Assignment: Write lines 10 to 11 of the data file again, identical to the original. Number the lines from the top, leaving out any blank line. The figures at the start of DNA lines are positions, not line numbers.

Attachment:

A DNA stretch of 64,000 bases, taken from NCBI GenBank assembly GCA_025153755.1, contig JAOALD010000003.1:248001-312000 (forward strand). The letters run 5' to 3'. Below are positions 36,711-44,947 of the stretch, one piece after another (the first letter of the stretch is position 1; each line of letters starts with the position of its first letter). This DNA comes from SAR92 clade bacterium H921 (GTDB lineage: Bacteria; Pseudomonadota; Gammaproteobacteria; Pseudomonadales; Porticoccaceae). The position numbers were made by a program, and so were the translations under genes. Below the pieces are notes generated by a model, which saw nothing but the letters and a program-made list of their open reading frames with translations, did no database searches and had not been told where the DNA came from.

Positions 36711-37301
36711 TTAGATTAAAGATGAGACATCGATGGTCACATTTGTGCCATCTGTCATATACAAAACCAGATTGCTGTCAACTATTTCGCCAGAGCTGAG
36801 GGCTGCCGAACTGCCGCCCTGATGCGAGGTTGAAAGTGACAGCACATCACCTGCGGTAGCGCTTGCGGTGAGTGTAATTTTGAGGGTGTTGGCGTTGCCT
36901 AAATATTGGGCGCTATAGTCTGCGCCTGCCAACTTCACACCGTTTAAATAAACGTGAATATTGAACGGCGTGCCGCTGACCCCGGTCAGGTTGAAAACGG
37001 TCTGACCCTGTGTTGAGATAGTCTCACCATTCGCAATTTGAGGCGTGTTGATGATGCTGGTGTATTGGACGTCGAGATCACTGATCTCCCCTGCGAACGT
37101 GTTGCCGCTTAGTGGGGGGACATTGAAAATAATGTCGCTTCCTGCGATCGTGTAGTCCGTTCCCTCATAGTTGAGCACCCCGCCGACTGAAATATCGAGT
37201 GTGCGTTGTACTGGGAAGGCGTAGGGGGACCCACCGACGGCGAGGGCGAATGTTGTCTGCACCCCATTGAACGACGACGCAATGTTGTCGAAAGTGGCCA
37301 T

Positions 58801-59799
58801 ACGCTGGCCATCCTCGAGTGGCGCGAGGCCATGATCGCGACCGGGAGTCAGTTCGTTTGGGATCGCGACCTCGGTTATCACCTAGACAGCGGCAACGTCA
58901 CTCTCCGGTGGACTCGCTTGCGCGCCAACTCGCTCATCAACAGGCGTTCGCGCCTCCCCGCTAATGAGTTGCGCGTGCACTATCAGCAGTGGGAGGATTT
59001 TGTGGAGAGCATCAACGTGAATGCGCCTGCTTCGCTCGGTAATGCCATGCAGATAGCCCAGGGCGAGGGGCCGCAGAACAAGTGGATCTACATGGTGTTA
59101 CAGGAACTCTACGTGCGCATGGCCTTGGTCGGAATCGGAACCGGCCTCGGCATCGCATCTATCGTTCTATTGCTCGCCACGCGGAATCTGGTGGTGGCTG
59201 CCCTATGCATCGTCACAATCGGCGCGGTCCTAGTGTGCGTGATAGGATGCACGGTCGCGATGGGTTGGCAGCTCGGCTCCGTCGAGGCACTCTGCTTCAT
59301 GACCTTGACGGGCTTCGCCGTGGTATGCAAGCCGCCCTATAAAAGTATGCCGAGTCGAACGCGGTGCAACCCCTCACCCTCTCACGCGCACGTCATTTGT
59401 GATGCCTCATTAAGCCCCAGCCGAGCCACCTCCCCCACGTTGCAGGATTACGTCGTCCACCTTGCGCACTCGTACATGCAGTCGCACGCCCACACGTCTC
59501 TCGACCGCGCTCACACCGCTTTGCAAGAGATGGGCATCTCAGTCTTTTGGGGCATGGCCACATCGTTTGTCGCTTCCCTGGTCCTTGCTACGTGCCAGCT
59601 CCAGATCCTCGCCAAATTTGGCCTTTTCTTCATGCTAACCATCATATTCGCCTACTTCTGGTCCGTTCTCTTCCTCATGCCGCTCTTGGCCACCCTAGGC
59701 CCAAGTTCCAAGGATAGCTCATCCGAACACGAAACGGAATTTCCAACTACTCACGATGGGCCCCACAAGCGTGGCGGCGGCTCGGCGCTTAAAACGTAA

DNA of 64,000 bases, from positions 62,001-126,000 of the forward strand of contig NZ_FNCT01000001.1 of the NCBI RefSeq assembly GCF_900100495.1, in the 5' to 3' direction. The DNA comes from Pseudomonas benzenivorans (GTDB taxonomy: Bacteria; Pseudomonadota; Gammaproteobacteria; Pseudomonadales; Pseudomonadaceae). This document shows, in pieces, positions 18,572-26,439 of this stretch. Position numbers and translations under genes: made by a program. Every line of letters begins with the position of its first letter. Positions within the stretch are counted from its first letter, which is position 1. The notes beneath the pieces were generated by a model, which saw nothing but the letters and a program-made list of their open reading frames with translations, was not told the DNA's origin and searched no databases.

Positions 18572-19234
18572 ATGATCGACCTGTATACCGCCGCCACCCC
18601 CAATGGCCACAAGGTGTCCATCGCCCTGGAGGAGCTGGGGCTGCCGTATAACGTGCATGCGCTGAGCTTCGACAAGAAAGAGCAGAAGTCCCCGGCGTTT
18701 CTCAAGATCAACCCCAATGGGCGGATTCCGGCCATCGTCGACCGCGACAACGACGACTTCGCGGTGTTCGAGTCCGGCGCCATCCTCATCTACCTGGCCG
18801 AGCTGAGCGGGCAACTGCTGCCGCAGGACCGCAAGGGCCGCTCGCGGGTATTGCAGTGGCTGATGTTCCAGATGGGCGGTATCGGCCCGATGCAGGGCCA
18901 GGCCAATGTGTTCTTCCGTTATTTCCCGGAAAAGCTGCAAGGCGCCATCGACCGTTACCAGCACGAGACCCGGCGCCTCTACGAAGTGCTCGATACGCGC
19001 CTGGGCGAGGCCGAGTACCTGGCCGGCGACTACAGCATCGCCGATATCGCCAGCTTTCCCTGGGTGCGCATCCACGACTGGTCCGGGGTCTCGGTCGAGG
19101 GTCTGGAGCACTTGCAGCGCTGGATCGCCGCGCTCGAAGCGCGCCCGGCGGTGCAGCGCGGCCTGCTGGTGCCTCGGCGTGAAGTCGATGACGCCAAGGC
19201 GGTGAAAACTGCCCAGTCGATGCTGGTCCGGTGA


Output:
Positions 58801-59799
58801 ACGCTGGCCATCCTCGAGTGGCGCGAGGCCATGATCGCGACCGGGAGTCAGTTCGTTTGGGATCGCGACCTCGGTTATCACCTAGACAGCGGCAACGTCA